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A Look At The Fair Labor Standards Act

1271 words - 6 pages

In the 1930's the United States was in the throws of a great depression. Unemployment had sky rocketed, and many people were left homeless as a result of this depression. Lines miles long wove down streets as people waited to get free meals because they could not find meaningful employment. Those who did find employment were forced to work for miniscule amounts, and many children were forced to find employment to help out their struggling families. A large majority of those children who did find employment, were forced to work many hours for barely a livable wage.In 1937, President Franklin Roosevelt declared that "All but the hopeless reactionary will agree that to conserve our primary ...view middle of the document...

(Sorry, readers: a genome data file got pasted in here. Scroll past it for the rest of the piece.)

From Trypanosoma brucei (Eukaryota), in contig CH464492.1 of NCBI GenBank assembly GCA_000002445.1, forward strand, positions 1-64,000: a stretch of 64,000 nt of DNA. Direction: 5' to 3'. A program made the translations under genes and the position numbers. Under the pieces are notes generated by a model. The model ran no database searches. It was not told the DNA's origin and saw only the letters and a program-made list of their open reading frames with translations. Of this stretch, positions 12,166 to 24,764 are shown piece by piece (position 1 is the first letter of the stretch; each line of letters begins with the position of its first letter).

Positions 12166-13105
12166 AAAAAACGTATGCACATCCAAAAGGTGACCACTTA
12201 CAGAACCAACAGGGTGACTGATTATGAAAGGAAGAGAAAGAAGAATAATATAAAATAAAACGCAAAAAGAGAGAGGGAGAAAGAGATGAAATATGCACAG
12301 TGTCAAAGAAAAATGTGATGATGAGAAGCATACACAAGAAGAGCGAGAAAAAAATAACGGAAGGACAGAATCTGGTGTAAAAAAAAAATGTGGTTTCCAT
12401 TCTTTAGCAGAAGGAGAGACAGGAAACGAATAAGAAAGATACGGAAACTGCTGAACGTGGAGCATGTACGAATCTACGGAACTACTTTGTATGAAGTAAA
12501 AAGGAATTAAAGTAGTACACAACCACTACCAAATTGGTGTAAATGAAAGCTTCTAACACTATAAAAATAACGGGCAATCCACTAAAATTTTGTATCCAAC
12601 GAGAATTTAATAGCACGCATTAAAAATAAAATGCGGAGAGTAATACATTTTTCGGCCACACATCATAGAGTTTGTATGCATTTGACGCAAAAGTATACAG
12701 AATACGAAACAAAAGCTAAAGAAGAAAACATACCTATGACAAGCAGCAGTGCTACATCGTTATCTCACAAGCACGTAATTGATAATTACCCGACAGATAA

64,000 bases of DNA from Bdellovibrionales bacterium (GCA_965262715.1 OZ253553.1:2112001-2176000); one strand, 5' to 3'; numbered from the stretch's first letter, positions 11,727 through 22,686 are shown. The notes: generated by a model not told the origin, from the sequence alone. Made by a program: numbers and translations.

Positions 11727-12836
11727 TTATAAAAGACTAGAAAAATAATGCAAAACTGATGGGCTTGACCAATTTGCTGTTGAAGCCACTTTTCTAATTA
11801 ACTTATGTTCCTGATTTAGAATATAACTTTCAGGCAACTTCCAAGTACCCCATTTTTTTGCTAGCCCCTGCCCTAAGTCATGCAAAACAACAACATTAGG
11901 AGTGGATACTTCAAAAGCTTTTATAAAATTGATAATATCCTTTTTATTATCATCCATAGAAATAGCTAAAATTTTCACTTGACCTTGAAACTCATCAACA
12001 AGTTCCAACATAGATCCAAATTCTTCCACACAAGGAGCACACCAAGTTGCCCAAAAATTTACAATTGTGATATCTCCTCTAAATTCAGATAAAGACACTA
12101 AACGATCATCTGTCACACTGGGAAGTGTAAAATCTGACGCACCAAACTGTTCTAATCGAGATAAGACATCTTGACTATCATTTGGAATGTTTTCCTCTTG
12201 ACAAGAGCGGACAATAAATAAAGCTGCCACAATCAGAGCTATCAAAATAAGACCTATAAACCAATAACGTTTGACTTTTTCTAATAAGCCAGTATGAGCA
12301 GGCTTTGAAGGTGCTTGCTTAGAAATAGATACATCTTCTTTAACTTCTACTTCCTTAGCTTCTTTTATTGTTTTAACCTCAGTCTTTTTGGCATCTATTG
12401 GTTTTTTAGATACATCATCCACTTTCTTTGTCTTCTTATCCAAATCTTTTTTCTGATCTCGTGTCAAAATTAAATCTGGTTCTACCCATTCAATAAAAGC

" (Bovard, 1994) Some estimate that as a result of the minimum wage laws that "Teenage workers have greater job losses, relative to their share of the population or the employed work force, than adults." (Bovard 1994)FLSA and UnionsA March 1977 editorial piece from the New York Times chimed that, "Organized labor favors a high minimum wage because that reduces management's resistance to union recruiting. Where cheap alternative sources of labor are eliminated, high-priced union labor no longer looks so bad to a company's managers." The main union players in the birth of the FLSA were the AFL and CIO unions. The AFL was unhappy with the Roosevelt proposal and felt that the bill favored industrial over craft unions, and fought for a substitute bill that call for a 40 cent wage across the board, and a flat 40 hour workweek.Interestingly, the FLSA has it's roots way back in 1900 when the International Ladies' Garment Workers' Union (ILGWU), began protesting 15 hours workdays, low pay, lack of benefits and unsafe working conditions. In 1909, 20,000 shirtwaist makers consisting mainly of women and children began to strike. Many workers were beaten or fired, but their strike had lasting effects as they won a pay raise and a mandated 52-hour workweek.The sole benefactor of the passing of the FLSA was unions. The passing of the act forced companies to take notice that mass organization of its workers, and the influence it could have on elected officials to protect their rights. Before the great depression, most poor workers made millions for only a handful. As time went on, the FLSA spread from organized labor to practically all American workers.In 1966 Congress extended the coverage of the FLSA to a limited number of public employees, mainly in schools and hospitals. In 1974, Congress extended coverage of the FLSA to all state and local governments. In doing so they declared that public employees should be entitled to the same standards of decency as other workers. Many public employers disagreed and went to court seeking to have FLSA coverage declared unconstitutional. In the 1976 Supreme Court case, National League of Cities v. Usery, the Supreme Court sided with the public employers. The decision was later overturned in 1985. When the Supreme Court ruled in Garcia v. San Antonio Transit Authority, the decision finally guaranteed FLSA protections to all state and local government employees.Current Employment EnvironmentMany public employers still argue that the FLSA has no business in the public...

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